Vaughan Jones is a rather cautious man, the Chief Executive of the community NGO “Praxis” chooses his words rather thoughtfully when he speaks of the many small and big challenges that they face here in this borough in the east of London. Tower Hamlets is one of the poorest quarters of the entire country, the proportion of people with migration background is higher than in any other area of the country. The last Census showed that the indigenous British population constitutes about 43 percent of the inhabitants, while Bangladeshis and Sudanese form the largest minority groups.
“You can’t really call these people refugees though, the majority already belongs to a well established and long standing community in this borough”, says Jones and adds that many of them are already second or third generation migrants who have been living in the UK for a long period of time. There are still many new refugees from all over the world arriving everyday though, creating a hyper diversity that has no peer. “We definitely are facing many challenges in our everyday work, many concerning the living conditions and integration of these people”, admits Jones. “Praxis” has found their space in the area, working as a welcoming meeting place for displaced communities and providing advice and support services to migrants and refugees for 27 years.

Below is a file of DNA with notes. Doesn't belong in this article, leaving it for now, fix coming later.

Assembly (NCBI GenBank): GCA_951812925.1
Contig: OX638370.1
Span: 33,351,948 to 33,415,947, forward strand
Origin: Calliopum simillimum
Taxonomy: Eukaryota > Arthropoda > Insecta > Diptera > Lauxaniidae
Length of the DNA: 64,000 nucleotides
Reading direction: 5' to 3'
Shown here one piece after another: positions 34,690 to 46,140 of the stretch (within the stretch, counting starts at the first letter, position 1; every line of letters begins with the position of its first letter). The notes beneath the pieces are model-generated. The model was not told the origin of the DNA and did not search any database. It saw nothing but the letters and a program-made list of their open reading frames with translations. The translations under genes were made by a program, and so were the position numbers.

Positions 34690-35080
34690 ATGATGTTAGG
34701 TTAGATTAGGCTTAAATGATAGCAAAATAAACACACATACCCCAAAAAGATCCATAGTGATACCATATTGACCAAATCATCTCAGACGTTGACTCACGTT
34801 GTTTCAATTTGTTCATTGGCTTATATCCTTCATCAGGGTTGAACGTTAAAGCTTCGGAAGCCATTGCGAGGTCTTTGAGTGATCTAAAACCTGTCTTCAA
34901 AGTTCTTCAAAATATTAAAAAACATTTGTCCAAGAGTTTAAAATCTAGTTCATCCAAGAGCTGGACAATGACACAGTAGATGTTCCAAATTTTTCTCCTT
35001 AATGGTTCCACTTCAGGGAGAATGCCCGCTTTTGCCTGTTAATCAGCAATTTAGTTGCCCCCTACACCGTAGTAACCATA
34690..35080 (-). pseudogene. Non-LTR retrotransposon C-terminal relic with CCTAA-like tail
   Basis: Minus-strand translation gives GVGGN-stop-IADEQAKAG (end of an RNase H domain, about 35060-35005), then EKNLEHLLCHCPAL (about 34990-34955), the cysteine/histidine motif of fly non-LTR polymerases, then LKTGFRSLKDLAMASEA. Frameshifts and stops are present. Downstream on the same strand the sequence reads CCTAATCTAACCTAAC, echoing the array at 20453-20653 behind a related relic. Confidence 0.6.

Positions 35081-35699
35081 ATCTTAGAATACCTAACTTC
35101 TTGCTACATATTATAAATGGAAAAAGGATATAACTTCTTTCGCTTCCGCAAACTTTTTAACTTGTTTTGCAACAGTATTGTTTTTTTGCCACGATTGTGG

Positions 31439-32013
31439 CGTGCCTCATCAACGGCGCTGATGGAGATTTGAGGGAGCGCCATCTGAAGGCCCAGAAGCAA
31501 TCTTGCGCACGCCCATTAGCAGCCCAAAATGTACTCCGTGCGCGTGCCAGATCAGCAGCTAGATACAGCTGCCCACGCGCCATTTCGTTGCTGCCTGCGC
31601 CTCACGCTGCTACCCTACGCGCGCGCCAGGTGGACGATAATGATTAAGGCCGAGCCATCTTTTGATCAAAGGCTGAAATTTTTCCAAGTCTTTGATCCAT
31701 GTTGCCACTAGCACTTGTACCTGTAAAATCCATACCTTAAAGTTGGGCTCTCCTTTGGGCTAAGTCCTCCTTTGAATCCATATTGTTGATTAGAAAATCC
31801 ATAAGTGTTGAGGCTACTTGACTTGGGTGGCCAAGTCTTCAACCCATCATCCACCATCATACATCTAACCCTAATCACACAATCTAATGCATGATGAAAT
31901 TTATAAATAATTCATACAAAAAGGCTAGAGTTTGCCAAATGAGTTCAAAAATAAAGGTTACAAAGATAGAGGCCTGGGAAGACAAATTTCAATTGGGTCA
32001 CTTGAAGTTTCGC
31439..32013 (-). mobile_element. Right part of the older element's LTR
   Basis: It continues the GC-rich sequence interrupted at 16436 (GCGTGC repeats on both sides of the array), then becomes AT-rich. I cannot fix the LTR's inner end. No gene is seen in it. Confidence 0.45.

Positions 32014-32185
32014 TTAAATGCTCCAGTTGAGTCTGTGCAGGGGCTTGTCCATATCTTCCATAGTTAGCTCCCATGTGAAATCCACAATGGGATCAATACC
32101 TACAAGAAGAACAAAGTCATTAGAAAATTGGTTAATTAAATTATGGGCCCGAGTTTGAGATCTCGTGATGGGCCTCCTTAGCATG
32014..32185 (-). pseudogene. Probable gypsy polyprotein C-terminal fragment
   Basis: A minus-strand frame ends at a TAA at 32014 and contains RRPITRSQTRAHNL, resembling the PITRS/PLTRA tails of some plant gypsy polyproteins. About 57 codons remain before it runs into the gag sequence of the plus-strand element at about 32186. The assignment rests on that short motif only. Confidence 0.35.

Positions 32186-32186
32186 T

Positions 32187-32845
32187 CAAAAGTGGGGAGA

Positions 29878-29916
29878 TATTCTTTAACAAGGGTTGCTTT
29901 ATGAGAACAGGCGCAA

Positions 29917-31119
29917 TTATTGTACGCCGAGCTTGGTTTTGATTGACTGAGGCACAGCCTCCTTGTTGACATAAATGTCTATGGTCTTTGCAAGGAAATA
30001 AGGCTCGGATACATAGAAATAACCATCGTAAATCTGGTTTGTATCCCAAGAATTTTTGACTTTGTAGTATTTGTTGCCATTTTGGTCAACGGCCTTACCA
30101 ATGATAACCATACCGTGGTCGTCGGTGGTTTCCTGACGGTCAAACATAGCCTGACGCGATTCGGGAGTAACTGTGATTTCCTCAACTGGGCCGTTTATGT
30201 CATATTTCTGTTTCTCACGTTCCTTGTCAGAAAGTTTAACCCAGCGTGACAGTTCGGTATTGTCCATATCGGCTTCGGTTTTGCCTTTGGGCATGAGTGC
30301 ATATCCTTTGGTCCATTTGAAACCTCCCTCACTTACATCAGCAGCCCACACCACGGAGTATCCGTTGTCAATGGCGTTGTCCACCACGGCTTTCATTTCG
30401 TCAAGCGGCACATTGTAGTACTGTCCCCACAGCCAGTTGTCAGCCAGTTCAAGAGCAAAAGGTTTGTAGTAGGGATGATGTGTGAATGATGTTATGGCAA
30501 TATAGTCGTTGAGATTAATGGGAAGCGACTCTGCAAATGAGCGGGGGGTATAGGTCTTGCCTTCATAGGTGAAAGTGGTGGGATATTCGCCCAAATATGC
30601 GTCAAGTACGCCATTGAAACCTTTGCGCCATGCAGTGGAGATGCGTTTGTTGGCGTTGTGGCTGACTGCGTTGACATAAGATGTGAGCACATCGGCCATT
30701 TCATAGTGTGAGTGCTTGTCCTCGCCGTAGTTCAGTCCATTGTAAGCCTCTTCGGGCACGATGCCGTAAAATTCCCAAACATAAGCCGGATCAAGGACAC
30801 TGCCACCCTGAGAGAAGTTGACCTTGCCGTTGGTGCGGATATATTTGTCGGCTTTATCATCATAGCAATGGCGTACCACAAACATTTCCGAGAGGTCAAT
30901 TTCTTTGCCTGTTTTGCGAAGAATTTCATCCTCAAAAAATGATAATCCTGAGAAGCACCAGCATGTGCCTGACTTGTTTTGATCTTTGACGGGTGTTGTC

The organisation has its concern mainly on issues of migration and focuses most of its work on the problems faced by “displaced people” in the UK, i.e. refugees. “Praxis” offers vocational training regularly, encouraging people to take language and other educational courses that should enable the participants to share their experiences, build solutions to their problems together and voice their concerns to policy makers.
“Most of the PR is actually done through word of mouth and advertised events”, explains Jones, “though sometimes we are also referred to by other organisations or even social services.” Since “Praxis” is a voluntary organisation they can also tackle some of the riskier issues concerning migration, like working with vulnerable migrants, those who have no legal status or are considered asylum seekers who went into hiding.
To actually gain legal status in the UK might take an awful long time and it’s not unusual that proceedings are delayed over many years, leaving people in a constant state of uncertainty. Many illegal migrants are drawn to manufacturing and food service industries, the gastronomy, with some of the female ones even ending up in prostitution. Once people gain legal status, they are entitled to apply for social housing and look for jobs.
Tower Hamlets has gone through some major developments, one of them concerning the project planning of the borough. And while many new buildings are being constructed around the area, not everything was for the better.